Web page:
Disaster on the field, nice night at the ballpark

The last time I witnessed someone hit a home run on the first pitch of a ballgame was high school. I last saw a grand slam in person in high school as well. And the last time I saw Mike O’Connor look as young as he looked tonight was — I think — a Gonzaga at Mount St. Joe’s doubleheader in 1996. The final damage tonight was 11-0, Marlins.

We cheered for Mike as always, but it was an ugly night. That first-pitch homer clearly got in his head. As the Post noted (in reporter Chico Harlan’s unfortunate first game on the beat), the start was Mike’s first since late 2006. Only down that run when he got the inning’s third out, he trudged off the field with his head down and may have been the last player to make it into the dugout. He had control problems as the game went on, dumping a bunch in the dirt. When Manny finally gave the hook, Mike was standing behind the mound. He couldn’t have looked more overwhelmed.

The rest of the Nats didn’t play much better. We managed three hits and continued to look defensively lackluster. As has happened at every game I’ve seen so far, several outfield hits appeared more playable than we played them. In other news, the Nats ejected — or almost ejected, hard to tell from the other side of the field — a fan who threw back a home run ball. Later, in the top-of-the-dugout karaoke contest, a kid who tried to sing Gwen Stefani as Johnny Cash lost to a girl whose microphone didn’t work.

But what made everything better? Great seats. My dad picked up four in the lower bowl, the best seats we’ve ever had for the Nats, and Rob came down from New York for Mother’s Day weekend. Despite the odds, the least in her favor since the Cooper-infamous ’93 Memorial Stadium incident, my mom was not hit by a foul ball. The seats made 11-0 more amusing than painful, and we had a good time in the gallows. The weekend weather turned around to be some of the best we’ve had at the stadium this year.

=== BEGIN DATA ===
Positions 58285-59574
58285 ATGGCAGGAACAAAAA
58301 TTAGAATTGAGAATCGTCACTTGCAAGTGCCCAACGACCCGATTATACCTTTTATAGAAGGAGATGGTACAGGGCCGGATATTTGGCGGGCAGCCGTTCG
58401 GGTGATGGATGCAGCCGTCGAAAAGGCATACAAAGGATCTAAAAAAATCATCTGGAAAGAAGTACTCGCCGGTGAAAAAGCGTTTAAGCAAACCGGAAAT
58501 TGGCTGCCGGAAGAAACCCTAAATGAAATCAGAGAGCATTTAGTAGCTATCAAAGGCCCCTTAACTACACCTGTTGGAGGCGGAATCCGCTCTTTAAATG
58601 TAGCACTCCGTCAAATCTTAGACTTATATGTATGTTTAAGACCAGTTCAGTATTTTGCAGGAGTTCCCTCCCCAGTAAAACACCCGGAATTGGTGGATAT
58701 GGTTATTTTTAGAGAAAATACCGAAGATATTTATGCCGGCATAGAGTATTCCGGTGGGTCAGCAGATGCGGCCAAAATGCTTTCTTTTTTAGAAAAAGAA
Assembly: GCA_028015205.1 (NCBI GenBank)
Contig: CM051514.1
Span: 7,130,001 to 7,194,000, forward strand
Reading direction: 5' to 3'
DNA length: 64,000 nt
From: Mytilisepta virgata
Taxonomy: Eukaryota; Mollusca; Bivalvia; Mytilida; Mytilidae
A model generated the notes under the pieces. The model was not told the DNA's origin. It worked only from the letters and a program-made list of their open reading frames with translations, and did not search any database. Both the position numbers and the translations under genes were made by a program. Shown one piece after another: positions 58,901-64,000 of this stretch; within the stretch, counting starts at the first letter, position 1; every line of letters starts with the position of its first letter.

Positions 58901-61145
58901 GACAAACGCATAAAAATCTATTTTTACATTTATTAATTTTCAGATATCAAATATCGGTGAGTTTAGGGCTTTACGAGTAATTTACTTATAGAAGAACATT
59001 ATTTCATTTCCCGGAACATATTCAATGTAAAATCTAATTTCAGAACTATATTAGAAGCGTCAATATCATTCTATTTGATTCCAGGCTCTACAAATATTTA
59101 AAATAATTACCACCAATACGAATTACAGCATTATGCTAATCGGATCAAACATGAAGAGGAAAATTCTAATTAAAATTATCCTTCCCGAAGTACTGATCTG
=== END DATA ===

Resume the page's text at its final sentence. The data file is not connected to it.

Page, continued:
A note for fans going to weekend games in the next month: The gameday Metro conditions were some of the best I’ve had. As WMATA warned everyone about new delays for track work, no one paid much attention to the “shuttle trains” option running between L’Enfant and the Navy Yard. But they were as smooth as regular service, running every few minutes. If you were coming from Virginia, there was no impact. If you were a Red Line person, you had an extra transfer but no more issues.

A nice bonus was ending up in the Metro’s testing car for the dark-rubber flooring. (See more about the test floors.) The surface was solid, attractive and even more non-slip than I expected. I’d have to try the car a few more times, but this ride felt like the end of Metro carpet to me. The relative emptiness of the car and the surprise of the shuttle train working out so well may have helped.